Peachtea

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Re: Best time to give notice to vacate?
« Reply #7 on: November 15, 2018, 07:19:58 AM »
One of the links you provided addresses fixed lease term. Youíre reading in the month to month lease section, which you donít have. This is from the Seattle.gov link:

Quote
MAKING CHANGES TO A FIXED LEASE TERM
Under a lease, in most cases, changes during the lease term cannot be made unless both landlord and tenant agree to the proposed change.

If the property is sold. The sale of the property does not automatically end a tenancy. When a rental unit is sold, tenants must be notified of the new ownerís name and address, either by certified mail, or by a revised posting on the premises. All deposits paid to the original owner must be transferred to the new owner, who must put them in a trust or escrow account. The new owner must promptly notify tenants where the deposits are being held.

This is in plain language although not necessarily the best source: https://www.seattletimes.com/business/real-estate/tenant-obligations-when-rental-is-for-sale/

It doesnít look like you can terminate the lease, although consulting a real estate attorney to check would be a good idea. Iím a long term tenant with fixed lease terms and thereís no way Iíd move from a place I just leased for three years without generous compensation.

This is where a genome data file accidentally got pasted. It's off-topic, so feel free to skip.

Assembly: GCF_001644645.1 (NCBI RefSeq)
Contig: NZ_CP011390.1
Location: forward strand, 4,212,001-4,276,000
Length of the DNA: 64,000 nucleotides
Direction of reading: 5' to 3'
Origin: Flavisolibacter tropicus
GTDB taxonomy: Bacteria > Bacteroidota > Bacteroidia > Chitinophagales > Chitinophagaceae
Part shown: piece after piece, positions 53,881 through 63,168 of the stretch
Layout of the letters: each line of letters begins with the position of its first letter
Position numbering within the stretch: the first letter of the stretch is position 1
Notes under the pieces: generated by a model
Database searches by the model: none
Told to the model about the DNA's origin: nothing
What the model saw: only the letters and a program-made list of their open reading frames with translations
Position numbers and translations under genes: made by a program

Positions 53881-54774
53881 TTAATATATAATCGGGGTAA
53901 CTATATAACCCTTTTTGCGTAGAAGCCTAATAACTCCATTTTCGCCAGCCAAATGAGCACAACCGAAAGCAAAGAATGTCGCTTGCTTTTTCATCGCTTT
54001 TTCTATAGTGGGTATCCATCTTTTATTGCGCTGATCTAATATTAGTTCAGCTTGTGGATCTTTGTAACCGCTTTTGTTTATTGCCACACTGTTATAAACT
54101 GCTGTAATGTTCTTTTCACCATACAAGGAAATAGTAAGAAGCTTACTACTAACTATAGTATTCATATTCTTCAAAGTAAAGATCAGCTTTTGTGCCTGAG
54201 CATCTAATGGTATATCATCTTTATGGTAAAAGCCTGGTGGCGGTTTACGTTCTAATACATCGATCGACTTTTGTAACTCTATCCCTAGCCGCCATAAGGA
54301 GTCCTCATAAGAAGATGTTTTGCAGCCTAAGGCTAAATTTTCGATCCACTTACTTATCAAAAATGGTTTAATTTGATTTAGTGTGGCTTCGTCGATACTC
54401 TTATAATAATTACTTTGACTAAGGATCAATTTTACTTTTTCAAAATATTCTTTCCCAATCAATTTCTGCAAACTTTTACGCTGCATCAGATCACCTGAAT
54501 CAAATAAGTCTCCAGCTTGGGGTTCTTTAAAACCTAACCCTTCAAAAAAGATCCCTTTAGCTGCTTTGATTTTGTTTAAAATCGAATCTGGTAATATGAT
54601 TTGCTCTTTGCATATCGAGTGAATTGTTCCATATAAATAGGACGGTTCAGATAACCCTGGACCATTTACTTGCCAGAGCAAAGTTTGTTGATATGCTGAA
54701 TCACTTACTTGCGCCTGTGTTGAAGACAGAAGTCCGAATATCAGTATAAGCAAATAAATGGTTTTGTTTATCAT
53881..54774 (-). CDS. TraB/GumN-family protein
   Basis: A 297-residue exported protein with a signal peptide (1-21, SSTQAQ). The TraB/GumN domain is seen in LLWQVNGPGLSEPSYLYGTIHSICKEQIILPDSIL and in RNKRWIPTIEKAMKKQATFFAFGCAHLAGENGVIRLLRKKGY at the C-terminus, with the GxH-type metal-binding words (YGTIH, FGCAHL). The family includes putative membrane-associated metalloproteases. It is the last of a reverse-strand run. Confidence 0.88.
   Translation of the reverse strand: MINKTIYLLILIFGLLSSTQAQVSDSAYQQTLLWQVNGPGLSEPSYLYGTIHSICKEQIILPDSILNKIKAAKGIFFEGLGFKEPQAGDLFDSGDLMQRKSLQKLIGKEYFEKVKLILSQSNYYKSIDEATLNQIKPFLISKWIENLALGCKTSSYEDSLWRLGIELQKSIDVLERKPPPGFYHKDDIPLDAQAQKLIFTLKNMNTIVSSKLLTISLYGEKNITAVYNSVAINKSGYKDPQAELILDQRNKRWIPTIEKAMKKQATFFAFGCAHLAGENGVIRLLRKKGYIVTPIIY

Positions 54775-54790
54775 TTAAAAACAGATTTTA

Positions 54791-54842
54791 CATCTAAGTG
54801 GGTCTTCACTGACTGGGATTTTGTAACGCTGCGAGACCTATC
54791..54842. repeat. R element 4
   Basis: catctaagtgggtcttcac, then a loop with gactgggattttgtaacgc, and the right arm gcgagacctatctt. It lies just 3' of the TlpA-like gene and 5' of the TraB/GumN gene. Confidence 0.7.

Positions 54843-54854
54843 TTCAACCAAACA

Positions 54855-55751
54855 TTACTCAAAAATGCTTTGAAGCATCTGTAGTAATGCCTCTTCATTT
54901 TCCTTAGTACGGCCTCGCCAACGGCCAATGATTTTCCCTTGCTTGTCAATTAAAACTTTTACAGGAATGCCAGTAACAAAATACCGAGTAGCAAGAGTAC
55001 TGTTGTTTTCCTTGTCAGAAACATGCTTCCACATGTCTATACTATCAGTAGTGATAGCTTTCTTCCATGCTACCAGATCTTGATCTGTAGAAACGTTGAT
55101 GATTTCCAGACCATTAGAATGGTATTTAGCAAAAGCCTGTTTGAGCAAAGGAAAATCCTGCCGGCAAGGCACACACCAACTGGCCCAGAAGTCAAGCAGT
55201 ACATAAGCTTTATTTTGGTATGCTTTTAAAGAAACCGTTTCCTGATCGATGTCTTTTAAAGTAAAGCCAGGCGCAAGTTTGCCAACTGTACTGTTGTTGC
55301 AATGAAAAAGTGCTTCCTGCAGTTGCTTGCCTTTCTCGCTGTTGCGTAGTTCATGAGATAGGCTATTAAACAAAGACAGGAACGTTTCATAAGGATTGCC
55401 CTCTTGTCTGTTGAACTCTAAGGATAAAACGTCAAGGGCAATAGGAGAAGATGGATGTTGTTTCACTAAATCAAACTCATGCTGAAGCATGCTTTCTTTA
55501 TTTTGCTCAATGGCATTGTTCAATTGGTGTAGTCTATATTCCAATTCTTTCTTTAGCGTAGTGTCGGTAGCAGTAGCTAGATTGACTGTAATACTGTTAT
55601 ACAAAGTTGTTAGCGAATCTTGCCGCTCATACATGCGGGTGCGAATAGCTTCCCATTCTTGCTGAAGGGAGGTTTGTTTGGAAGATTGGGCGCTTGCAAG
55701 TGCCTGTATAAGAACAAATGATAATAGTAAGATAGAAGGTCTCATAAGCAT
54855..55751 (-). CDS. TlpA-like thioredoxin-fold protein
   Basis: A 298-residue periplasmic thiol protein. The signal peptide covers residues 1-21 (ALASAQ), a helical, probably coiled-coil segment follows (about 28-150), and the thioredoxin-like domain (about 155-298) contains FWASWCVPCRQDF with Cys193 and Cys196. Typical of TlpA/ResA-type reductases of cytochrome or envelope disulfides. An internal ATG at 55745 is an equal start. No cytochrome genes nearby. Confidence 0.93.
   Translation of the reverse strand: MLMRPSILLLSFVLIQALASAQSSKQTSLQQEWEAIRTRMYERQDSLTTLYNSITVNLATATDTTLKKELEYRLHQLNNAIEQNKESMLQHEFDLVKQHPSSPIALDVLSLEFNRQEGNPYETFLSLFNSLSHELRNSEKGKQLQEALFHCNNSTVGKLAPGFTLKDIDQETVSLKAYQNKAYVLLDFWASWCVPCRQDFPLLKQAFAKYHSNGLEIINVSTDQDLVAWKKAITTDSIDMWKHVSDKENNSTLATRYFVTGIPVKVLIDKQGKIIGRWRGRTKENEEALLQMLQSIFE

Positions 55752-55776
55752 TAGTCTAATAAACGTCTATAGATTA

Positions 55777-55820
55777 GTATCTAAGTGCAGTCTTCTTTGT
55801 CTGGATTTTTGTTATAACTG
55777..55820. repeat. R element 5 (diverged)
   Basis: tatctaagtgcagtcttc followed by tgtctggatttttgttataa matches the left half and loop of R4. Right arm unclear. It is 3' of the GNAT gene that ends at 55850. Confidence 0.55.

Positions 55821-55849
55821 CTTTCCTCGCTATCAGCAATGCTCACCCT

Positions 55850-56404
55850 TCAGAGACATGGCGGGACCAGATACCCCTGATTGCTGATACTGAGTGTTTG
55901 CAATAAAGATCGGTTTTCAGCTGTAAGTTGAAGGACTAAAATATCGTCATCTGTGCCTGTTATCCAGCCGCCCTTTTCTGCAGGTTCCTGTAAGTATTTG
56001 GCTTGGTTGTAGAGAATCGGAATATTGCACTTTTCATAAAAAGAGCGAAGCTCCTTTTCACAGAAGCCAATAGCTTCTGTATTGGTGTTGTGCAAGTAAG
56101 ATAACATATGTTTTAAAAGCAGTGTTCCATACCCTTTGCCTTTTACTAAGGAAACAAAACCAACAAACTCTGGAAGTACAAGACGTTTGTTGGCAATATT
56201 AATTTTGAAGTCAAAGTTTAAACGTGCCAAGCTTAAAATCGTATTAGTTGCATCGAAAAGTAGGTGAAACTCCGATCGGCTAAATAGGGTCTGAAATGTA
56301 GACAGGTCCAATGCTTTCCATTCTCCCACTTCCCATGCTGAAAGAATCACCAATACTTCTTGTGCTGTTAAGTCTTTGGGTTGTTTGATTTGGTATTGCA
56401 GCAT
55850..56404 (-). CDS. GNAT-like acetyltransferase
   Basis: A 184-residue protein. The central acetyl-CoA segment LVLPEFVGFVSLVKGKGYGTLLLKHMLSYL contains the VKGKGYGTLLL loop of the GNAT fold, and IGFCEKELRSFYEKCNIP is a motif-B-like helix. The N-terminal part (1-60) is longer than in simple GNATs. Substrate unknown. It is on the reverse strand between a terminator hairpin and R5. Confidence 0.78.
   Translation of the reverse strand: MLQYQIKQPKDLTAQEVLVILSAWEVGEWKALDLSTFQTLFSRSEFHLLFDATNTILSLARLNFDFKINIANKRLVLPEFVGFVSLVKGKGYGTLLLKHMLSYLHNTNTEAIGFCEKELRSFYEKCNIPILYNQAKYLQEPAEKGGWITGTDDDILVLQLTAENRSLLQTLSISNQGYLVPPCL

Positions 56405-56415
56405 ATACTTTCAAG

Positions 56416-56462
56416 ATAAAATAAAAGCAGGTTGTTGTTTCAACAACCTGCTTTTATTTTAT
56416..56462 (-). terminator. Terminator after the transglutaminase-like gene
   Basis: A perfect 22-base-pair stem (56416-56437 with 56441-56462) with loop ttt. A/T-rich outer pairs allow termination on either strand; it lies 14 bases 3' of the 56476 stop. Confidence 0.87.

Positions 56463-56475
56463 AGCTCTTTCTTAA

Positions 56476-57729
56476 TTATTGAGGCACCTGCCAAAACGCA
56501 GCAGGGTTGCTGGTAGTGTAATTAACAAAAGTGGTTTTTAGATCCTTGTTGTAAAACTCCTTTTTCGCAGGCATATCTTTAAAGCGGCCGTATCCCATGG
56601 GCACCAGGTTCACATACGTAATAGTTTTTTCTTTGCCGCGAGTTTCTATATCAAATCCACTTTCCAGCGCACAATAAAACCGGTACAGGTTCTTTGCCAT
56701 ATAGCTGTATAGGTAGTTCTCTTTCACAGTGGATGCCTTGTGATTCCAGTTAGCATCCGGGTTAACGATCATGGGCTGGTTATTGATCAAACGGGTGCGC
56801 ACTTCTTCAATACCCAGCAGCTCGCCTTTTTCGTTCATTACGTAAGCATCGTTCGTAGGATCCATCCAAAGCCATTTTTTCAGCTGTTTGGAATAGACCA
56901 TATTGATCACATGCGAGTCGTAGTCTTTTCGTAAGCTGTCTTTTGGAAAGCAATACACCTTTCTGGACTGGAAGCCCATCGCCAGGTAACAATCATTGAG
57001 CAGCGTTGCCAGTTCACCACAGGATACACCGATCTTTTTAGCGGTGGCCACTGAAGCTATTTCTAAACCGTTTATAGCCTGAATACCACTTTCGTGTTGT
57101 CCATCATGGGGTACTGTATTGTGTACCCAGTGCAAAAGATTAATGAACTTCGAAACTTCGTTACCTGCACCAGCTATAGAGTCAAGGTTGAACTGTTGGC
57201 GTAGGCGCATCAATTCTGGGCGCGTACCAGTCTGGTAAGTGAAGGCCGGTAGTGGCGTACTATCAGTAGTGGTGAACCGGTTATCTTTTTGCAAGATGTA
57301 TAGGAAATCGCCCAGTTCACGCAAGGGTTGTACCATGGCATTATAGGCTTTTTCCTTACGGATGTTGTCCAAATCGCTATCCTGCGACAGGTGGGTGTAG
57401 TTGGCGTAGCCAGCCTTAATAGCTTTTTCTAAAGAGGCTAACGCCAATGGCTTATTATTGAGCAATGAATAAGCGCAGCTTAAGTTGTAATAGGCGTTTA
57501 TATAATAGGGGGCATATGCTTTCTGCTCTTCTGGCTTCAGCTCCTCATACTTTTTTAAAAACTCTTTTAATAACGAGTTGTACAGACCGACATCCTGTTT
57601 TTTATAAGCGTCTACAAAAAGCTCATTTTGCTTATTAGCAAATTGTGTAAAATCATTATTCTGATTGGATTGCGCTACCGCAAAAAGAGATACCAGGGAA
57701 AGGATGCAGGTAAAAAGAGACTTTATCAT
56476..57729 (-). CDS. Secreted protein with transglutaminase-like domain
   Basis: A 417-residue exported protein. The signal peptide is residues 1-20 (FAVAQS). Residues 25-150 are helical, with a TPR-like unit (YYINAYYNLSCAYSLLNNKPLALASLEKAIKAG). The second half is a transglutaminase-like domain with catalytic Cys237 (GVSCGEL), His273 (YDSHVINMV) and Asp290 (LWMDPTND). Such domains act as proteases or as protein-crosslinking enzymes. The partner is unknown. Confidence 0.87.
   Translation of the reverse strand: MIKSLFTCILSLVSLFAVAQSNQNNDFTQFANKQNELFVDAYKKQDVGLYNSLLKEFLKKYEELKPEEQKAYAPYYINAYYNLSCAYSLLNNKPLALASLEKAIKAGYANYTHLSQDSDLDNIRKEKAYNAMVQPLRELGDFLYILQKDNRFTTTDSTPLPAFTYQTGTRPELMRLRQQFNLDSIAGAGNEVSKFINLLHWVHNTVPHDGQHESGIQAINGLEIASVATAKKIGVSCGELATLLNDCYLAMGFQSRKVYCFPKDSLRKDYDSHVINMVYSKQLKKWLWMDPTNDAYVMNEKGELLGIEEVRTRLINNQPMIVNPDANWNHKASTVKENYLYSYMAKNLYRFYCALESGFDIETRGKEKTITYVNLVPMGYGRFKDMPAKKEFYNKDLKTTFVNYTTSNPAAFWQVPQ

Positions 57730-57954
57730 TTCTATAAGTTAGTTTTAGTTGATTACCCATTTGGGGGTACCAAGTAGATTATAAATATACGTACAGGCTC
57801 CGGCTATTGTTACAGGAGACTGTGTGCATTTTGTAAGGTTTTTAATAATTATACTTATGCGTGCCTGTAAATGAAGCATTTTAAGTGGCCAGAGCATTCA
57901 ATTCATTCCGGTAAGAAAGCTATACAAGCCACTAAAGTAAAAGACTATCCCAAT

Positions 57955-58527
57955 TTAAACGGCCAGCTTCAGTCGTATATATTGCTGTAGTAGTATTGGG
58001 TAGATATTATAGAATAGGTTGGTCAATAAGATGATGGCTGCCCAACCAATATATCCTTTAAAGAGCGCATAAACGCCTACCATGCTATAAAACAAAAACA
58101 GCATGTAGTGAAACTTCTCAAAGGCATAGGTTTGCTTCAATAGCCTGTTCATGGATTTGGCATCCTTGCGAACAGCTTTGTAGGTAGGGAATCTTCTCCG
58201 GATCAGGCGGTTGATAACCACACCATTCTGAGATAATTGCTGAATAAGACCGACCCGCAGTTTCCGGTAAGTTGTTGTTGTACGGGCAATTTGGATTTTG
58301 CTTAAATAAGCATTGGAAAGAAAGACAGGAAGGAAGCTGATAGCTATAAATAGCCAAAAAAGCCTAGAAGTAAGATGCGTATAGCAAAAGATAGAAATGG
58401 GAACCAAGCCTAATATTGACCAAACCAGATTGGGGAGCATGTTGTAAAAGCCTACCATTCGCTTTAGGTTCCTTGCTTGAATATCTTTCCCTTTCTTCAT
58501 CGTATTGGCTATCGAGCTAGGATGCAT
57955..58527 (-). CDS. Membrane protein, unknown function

kenmoremmm

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Re: Best time to give notice to vacate?
« Reply #8 on: November 15, 2018, 11:24:33 AM »
thanks all for the input. looks like i misread here. bummer. had my eyes been more wide open 6 months ago, i'd probably have another $100k in pocket and no stress surrounding this sale. as the market here is correcting, every day is like a face punch.

Jon Bon

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Re: Best time to give notice to vacate?
« Reply #9 on: November 15, 2018, 11:42:18 AM »
Hey there is a silver lining here.... had you tried to get those tenants out they could have sued you and won!

I might try and list it anyways. Just use a flat fee person to get into the MLS. Make it clear its currently rented in the listing.